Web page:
Tiffany Jackson, an All-American for Texas’ women’s basketball team and the No. 5 pick in the 2007 WNBA draft, died after a battle with breast cancer, the school announced Monday. Jackson was 37.
She played for the Longhorns from 2003 to 2007 after a stellar high school career at prep power Duncanville in Texas, where in 2003 she won a state championship and was the state’s Gatorade Player of the Year.
Jackson was a three-time All-American, the 2004 Big 12 Freshman of the Year and was first-team all-conference three times. Jackson played 123 games with the Longhorns, starting 103. Texas went 30-5 her rookie season and advanced to the 2004 NCAA Sweet 16, as Jackson was named the national freshman of the year by ESPN.
She is the only player in Texas women’s hoops history to have at least 1,000 points, 1,000 rebounds, 300 steals and 150 blocks. Career-wise, Jackson is fifth among Longhorn women’s players with 1,917 points, fourth with 1,039 rebounds, third with 313 steals and seventh with 181 blocked shots. She is one of five players in program history to top 1,000 in both points and rebounds.
“Tiffany had a great career and was an impact player,” said former Texas women’s basketball coach Jody Conradt, who retired after Jackson’s senior season in 2007. “She was recognized for her all-around game and the fact that she was tremendously mobile and could play multiple positions. She was beloved by teammates, and we share in the sadness of her passing.”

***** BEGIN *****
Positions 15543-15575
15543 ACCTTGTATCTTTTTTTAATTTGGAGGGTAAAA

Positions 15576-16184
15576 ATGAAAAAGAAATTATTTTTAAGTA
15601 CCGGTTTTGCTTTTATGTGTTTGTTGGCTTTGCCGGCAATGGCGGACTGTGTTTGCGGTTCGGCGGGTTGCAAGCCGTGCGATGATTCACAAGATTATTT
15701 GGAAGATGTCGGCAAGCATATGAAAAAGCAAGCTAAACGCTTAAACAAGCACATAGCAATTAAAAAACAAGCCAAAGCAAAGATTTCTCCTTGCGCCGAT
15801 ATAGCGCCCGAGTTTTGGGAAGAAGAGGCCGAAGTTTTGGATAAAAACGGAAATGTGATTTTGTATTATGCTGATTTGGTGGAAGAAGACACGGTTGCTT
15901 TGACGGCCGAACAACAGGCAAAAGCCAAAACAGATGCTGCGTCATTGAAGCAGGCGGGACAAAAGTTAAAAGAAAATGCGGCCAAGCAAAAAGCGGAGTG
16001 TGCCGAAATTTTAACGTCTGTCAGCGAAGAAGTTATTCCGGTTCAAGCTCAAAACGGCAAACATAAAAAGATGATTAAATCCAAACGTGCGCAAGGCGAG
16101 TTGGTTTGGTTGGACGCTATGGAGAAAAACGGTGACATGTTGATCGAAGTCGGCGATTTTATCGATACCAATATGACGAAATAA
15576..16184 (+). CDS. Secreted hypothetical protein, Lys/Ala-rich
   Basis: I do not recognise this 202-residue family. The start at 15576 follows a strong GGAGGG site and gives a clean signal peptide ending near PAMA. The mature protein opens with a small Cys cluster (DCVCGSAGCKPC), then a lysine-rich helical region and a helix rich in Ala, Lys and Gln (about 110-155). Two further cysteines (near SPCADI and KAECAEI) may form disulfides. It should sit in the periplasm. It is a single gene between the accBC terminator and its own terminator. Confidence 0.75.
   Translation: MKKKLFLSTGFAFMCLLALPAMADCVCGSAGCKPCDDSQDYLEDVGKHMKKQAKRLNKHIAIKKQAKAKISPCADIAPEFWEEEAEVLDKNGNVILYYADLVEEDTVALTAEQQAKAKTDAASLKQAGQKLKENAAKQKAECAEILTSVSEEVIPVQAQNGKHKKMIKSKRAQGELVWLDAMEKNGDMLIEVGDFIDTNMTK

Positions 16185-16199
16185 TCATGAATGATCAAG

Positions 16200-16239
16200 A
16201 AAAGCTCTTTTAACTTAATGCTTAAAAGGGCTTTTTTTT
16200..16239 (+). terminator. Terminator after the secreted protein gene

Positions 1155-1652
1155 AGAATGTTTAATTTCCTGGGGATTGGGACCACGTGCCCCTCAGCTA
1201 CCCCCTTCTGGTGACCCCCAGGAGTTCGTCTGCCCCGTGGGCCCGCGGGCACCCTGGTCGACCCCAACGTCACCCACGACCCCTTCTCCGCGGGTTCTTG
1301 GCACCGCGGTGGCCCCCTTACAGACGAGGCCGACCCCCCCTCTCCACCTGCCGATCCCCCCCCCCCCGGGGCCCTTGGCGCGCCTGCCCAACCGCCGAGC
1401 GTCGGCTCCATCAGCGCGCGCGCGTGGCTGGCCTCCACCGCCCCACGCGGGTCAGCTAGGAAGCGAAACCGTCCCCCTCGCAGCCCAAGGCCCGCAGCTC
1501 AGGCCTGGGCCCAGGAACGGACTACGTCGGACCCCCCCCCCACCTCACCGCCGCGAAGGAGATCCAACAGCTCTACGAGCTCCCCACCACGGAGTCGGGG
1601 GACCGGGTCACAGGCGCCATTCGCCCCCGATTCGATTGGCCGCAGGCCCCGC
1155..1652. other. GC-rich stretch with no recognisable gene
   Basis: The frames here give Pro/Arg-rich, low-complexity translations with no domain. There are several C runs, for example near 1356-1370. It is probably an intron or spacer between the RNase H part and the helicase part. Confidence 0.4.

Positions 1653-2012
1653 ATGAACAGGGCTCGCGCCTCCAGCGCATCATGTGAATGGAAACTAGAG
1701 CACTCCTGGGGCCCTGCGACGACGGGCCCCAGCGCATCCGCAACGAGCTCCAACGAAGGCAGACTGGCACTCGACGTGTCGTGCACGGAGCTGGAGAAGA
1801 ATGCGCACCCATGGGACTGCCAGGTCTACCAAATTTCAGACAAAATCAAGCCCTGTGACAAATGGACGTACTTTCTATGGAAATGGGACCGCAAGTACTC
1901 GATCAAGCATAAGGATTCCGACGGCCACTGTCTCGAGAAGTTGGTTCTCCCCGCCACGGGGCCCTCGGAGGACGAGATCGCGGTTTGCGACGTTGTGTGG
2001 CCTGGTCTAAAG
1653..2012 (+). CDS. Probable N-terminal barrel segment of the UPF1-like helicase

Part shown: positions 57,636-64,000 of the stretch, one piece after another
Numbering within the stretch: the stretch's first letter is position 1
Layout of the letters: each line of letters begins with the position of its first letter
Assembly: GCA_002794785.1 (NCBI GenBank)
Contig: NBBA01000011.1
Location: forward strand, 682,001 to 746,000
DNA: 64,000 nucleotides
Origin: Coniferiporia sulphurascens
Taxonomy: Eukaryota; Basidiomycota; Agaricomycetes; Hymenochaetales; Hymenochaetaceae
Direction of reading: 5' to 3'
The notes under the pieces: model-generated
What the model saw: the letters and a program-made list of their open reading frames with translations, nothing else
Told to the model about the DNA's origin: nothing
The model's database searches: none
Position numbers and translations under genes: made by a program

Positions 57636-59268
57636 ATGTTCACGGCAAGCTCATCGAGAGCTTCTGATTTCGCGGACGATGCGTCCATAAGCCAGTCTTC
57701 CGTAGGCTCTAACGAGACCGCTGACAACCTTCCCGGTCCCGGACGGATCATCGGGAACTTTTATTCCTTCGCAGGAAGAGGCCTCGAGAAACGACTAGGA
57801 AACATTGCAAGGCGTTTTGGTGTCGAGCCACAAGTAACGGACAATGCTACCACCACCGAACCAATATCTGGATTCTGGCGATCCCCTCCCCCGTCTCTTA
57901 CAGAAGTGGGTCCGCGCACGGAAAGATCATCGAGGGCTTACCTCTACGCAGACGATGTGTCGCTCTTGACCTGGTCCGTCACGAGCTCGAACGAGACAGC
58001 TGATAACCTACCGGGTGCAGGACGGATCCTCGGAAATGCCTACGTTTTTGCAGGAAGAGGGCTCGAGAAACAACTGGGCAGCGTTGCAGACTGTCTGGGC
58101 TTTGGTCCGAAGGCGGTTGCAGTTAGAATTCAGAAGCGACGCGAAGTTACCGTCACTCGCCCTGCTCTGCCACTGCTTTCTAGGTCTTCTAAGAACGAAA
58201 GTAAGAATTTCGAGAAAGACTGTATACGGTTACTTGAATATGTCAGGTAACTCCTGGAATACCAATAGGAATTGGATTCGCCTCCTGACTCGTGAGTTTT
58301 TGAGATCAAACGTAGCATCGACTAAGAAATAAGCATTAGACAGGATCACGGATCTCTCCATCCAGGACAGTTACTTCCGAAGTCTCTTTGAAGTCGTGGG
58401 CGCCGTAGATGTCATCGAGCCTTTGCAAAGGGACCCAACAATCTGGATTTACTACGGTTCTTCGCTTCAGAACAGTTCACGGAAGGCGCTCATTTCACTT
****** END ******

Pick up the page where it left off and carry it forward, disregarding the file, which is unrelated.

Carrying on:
The 6-foot-3 forward was selected by the New York Liberty in 2007. She played three full seasons with the Liberty, and during her fourth season was traded to Tulsa. Jackson had her best WNBA season in 2011 with the Shock, when she averaged 12.4 points and 8.4 rebounds.
She was with Tulsa through 2015, when she was diagnosed with breast cancer. Jackson returned to play one more season in the WNBA, in 2017, with Los Angeles, before retiring at age 32. She then returned to her alma mater as an assistant coach for two years.
Jackson was the current head coach at Wiley College, an NAIA school in Marshall, Texas.
“We are deeply saddened to hear the news of the passing of Tiffany Jackson, one of the greatest players in the history of Texas women’s basketball,” current Longhorns coach Vic Schaefer said. “From her days as a player for DFW Elite to her days as a player at the University of Texas, Tiffany has meant so much to so many people in this great state of Texas. I know she was so excited to be the head coach at Wiley College for the upcoming season. She will be sorely missed by so many. Our deepest sympathies go out to her family.”
In 2016, Jackson spoke to ESPN about dealing with cancer as a young woman and a professional athlete.
“You hear ‘breast cancer,’ and you think you understand it,” she said. “But you don’t really understand it until it hits closer to you. Or it hits home.
“It was something that wasn’t even in my mind, really. So I feel like just knowing there is a possibility will help people. I wish I would have known more. I have been talking at schools and colleges about it. Especially with the African American community. Because we aren’t getting early checkups as much. So we’re being diagnosed when it’s stage 3 or stage 4, and we’re dying at higher rates. So I’ve been preaching, preaching, preaching that .”